KAHNAWAKE, Quebec - Hundreds of community members lined the streets of Kahnawake, a Mohawk community just outside Montreal, on Aug. 29 to witness a parade and join in on ceremonies to honor the victims of the 1907 Quebec Bridge disaster. A total of 76 men died when the bridge suddenly collapsed 100 years ago. Among them were 33 of some of Kahnawake's finest ironworkers.
Aug. 29, 1907 is a day which will forever be a part of Kahnawake's history. The members of the Quebec Bridge Project Committee are hoping that Aug. 29, 2007 can be added to Kahnawake's history book. But this day will not be remembered for a horrific loss. Rather, it will honor the brave Mohawk men who dedicated their lives to working on steel to support their families. This day will also be remembered for the unveiling of a memorial dedicated to those men.
A group of community members, including Mohawk Council of Kahnawake Chief Warren Lahache, traveled to Quebec City to take part in various activities there, including reenactments of the disaster at the St. Romauld Church and a special groundbreaking ceremony for a monument dedicated to the victims of the collapse. The monument will be placed in a recreational park in Levis, Quebec, near the present-day bridge.
After a special luncheon, the group of Kahnawa'kehro:non boarded a bus and headed home for another set of activities and ceremonies.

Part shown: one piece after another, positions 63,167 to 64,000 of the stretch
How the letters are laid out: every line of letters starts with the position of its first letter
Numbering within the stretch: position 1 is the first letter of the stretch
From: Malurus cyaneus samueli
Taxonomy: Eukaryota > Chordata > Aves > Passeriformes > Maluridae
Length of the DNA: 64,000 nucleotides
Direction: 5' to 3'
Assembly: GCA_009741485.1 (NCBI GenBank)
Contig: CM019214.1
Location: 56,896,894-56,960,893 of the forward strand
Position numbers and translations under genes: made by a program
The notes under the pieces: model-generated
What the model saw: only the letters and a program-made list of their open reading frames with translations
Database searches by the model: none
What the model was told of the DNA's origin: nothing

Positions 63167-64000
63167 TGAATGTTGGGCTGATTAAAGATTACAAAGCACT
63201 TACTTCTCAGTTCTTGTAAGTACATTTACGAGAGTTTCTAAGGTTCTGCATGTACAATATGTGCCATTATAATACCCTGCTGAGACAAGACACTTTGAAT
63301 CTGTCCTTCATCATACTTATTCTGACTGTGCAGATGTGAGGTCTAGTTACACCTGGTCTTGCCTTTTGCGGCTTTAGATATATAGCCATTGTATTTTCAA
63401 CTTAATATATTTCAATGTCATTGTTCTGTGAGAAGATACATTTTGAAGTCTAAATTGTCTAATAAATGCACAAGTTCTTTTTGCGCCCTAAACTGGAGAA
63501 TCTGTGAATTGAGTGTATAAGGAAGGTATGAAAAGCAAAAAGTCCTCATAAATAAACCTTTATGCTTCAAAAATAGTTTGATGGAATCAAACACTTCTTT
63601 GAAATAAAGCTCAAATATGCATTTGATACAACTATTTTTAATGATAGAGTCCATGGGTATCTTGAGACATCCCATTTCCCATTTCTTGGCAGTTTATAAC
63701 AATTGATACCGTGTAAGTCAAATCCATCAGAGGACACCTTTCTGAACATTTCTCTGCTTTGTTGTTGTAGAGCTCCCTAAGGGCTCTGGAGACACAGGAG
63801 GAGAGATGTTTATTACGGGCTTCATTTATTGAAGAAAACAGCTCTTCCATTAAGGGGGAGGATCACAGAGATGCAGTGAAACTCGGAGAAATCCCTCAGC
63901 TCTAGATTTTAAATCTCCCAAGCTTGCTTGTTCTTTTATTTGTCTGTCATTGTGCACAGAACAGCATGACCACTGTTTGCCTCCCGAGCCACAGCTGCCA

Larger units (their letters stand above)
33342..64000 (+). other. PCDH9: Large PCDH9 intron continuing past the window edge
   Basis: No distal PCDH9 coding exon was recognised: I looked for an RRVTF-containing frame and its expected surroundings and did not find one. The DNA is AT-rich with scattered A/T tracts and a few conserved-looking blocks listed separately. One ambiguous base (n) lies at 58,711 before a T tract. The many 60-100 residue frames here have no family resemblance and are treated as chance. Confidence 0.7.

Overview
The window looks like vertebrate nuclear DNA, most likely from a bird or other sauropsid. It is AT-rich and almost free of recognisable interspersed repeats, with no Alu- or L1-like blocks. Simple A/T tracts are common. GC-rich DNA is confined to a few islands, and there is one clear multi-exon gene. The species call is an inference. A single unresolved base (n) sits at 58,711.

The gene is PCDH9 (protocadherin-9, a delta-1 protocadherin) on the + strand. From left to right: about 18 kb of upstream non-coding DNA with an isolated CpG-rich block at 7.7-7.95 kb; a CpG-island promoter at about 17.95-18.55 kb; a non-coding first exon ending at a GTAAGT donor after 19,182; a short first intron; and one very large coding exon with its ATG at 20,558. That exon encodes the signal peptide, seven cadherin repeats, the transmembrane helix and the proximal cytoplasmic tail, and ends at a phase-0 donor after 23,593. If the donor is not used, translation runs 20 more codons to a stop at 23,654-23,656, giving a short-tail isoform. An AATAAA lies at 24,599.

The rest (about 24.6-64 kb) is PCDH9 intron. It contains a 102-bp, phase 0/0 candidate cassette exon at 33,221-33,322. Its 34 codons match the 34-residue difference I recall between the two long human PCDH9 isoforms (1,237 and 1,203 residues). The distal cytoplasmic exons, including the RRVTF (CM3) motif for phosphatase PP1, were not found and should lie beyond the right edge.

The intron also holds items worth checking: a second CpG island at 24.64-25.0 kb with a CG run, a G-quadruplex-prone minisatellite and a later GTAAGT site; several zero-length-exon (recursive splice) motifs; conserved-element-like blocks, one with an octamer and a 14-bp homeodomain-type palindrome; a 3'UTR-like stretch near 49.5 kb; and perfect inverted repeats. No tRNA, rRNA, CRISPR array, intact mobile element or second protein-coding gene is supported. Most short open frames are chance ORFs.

Kahnawake community members gathered at an iron cross erected in memory of the lost men before the parade began. A ceremony took place, during which a special flag featuring pictures of the 33 Kahnawake men who died was raised.
The parade, which featured many floats constructed by community businesses and organizations, commenced shortly thereafter.
The special events included speeches by community members, including Mohawk Council of Kahnawake Grand Chief Michael Delisle, former MCK Chief Tiorahkwathe Gilbert, local elder Rita McComber, and community members Donald Angus and Akwiratekha Martin.
At 5:35 p.m., the time of the collapse, all those in attendance took part in a moment of silence. During this time, a bell was rung 76 times for each of the men who died. Churches across Quebec also rang their bells during this time.
MCK Chief Johnny Montour helped unveil the council's monument. Then descendants of the fallen Mohawk men placed 36 stakes in the ground all around the memorial, in remembrance of the 33 men who perished and three survivors. Each of the stakes featured a name of one of the men. Stakes bearing names of the men whose bodies were never recovered were placed closest to the seaway.
Local elders and retired ironworkers Watio Bordeau, Mike Deer and Alex McComber helped raise a banner on the monument, which featured the Quebec Bridge Project logo.
All participants and community members were then invited to a potluck dinner at the Karonhianonhnha School. The dinner was followed by a traditional social.
''The day was very special,'' said Connie Meloche, lead coordinator of the Quebec Bridge Project. ''The trip to Quebec was great and I was so pleased with the turnout for the parade and ceremony here in Kahnawake. It was wonderful.''
Meloche said the committee will now focus on completing the memorial by spring 2008.
Jordan Standup can be reached at firstname.lastname@example.org.